As discussed last week, finding the best site for your new franchise unit (assuming your brand is not mobile or home-based) is a critical decision, one that should be based on the cold, hard facts--the numbers. Finding those numbers is easier today than ever before, but making sense of them as you consider where to set up shop is more complex. Don't be shy about asking for all the help you can find in the site selection process.
Tremendous amounts of data and information are available today, making site selection more scientific and less seat-of-the-pants than in the past. Demographic and psychographic databases, combined with traffic flow, maps, and future projections can be crunched to perfection by today's data analysis and modeling software. Ask your franchisor if they can provide access to these tools. For more on how franchisors are using these tools, see www.franchise-update.com/article/667/; for more on how franchisees are, see www.mufranchisee.com/article/718/.
Money is nearly always a limiting factor when starting any kind of franchise. In addition to the franchise fee and build-out costs, new businesses take time to turn a profit and need a cash cushion to keep afloat until they begin to show a profit. That's a strong reason to consider renting when you start out: it reduces your risk by not locking you into monthly payments on a property. How do you know a site will work until you've tried it for three or six months or longer? Leasing with an option to buy could work, but many advise not to buy until you have a greater level of certainty about the profit the business will generate. All circumstances are different, and tax considerations could come into play as well.
In the case of standalone concepts, it's less expensive to take over or move into an existing unit than to build a new one from the ground up. Some franchisors may stipulate that you build a new unit, but at this stage (signed franchise agreement) you will know this. In the boom years preceding the subprime recession, it was a seller's market for real estate. After the economy tanked, the pendulum swung quickly, opening up many "A" locations and great deals on rents, tenant improvements, and more. Those able to take advantage of this market before it swings back (and markets always will) will position themselves for success and have a competitive advantage for years to come.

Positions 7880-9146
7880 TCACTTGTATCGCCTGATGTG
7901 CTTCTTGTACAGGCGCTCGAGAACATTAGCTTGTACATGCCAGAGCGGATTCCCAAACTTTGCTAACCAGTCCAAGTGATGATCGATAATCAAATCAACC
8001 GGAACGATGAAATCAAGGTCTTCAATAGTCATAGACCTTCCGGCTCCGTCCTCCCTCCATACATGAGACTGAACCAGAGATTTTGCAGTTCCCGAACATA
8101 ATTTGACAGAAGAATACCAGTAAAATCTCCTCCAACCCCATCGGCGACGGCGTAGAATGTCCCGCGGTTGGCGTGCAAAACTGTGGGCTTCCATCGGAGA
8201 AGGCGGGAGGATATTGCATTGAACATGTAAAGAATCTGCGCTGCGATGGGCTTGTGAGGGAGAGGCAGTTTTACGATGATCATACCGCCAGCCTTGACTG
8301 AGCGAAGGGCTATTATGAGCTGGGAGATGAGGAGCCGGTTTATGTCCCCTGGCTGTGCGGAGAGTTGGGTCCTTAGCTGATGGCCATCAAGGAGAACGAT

Landlords negotiate leases and rents for a living. Do you? That's why it's smart to find some help, from your franchisor, a real estate professional, or both. It's also wise to shop several sites to give you an idea of prices, terms, fees, and what is and is not negotiable in your territory. You'll also learn a lot as you speak with different landlords and shopping center managers, which will serve you well in your next negotiation.
As noted, you're new to this game. Hire a professional to help you get the best deal--and to avoid getting taken for a ride. Brokers or real estate agents should have local experience and connections. They should know something about franchising if possible, and ideally about your industry. And before signing any lease or contract, run it past an attorney who understands franchising and knows the territory.
You've found an underserved area just clamoring for your product or service, and are eyeing what appears to be a prime site. Now it's time to start asking questions:
What's nearby in terms of other retail? Is there critical mass to draw customers to the neighborhood, or will you a sole destination for the foreseeable future? It's good to get in early, but can you afford to wait for the neighborhood to develop?
Or perhaps you've found a gold mine of customers but it's not a residential area and there's no public transportation. How will your employees get to and from work? Will they put up with a long commute if they can get the same minimum wage where they live?